blacktop sealing

Seal Your Blacktop Pavement

Is it Worthwhile to Seal Your Blacktop Pavement?

Rolling out a new blacktop pavement can add a clean look to the front of your home or business. If you’ve taken the time to make sure that the pavement is constructed properly, then you should also take the time to make sure that it is sealed properly. Pavement can easily last 20-30 years, but only if it is paved right in the first place and sealed.

What Does it Do?

When a blacktop pavement is first laid, it looks smooth and unbroken. Over time, the ground underneath the asphalt can start to shift—especially in areas where the ground consists mostly of sand. When coupled with the natural deterioration of asphalt over time, cracks and pits can develop. Eventually, rain falls and seeps into these vulnerable areas. If it happens to get cold enough to freeze the water, the water expands in the crack and makes it even larger.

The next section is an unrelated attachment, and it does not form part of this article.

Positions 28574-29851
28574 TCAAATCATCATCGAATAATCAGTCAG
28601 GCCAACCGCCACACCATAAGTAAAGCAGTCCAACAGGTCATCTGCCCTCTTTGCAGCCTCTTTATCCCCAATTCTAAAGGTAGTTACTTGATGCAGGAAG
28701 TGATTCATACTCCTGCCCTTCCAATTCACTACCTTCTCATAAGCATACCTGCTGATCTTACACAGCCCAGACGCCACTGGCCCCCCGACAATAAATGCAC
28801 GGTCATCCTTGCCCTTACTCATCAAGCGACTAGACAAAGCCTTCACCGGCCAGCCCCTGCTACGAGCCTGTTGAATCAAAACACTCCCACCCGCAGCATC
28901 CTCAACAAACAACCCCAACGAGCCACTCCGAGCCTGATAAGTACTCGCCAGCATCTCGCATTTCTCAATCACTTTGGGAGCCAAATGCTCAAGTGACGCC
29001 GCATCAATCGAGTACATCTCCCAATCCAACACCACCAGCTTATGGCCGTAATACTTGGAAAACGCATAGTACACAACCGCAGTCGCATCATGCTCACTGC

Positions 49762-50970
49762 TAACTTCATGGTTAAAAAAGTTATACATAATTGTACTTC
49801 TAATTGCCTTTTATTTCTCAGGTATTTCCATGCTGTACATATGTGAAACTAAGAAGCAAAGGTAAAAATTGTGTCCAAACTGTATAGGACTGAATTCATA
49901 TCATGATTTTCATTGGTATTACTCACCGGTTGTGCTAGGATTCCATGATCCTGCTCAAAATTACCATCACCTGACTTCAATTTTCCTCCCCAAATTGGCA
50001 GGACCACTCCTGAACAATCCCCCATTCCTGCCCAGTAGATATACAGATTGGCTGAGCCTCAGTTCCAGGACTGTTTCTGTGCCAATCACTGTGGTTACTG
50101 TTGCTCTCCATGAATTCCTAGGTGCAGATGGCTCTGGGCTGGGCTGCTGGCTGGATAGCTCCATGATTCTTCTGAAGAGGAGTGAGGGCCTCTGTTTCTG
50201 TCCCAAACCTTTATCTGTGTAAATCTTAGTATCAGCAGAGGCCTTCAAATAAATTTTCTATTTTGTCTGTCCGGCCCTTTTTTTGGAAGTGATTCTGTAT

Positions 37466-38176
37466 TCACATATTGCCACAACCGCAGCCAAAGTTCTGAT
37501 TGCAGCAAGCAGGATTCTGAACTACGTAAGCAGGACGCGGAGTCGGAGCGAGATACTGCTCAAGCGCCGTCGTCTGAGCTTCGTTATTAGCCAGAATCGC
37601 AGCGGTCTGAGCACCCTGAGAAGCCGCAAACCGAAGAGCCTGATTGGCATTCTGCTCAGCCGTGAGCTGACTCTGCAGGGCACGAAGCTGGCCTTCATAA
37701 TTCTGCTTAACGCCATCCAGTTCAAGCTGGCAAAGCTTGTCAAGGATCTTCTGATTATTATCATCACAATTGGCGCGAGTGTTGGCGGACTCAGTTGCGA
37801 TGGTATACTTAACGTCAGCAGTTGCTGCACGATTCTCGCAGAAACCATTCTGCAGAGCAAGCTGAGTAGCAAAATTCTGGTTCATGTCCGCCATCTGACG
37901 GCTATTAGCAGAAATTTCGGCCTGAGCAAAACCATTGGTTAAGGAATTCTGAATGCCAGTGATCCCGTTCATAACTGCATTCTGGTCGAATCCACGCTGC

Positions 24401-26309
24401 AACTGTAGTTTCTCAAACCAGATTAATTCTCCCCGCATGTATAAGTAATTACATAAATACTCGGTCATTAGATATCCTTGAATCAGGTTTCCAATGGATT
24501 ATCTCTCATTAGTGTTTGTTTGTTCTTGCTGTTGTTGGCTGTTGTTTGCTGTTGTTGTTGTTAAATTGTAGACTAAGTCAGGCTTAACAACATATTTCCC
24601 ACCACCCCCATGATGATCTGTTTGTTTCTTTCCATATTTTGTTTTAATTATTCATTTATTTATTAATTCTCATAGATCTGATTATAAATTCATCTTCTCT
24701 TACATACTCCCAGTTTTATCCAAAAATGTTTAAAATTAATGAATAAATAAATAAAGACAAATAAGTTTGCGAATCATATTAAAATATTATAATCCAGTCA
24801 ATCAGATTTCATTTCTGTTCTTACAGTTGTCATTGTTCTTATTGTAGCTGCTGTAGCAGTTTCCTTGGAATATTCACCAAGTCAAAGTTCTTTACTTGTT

A proper seal can help prevent the premature cracking of your pavement. It helps to keep the water from seeping in and going through a freeze-thaw cycle. It can also protect from other asphalt hazards, such as:

  • Sun exposure
  • Salt
  • Car fluids
  • Other chemical spills

How Often Should You Seal?

How often to seal depends on where you live and who you hire to do the sealing. Professional sealers can make sure the seal coat is administered correctly, helping you to get the maximum life out of your seal coat. If you live in an area that experiences a lot of freeze-thaw cycles, you may need to have your pavement sealed every two or three. If you live in a mild climate, you might be able to get away with doing it about every four years.

Do it Right the First Time

If you’re going to lay blacktop pavement, go all the way and have it properly sealed by professionals. It will help you cut down the costs on repairing the pavement over the years, and reduce the risk of having to repave your driveway entirely. For more information about residential and commercial pavement and sealing options, call us today.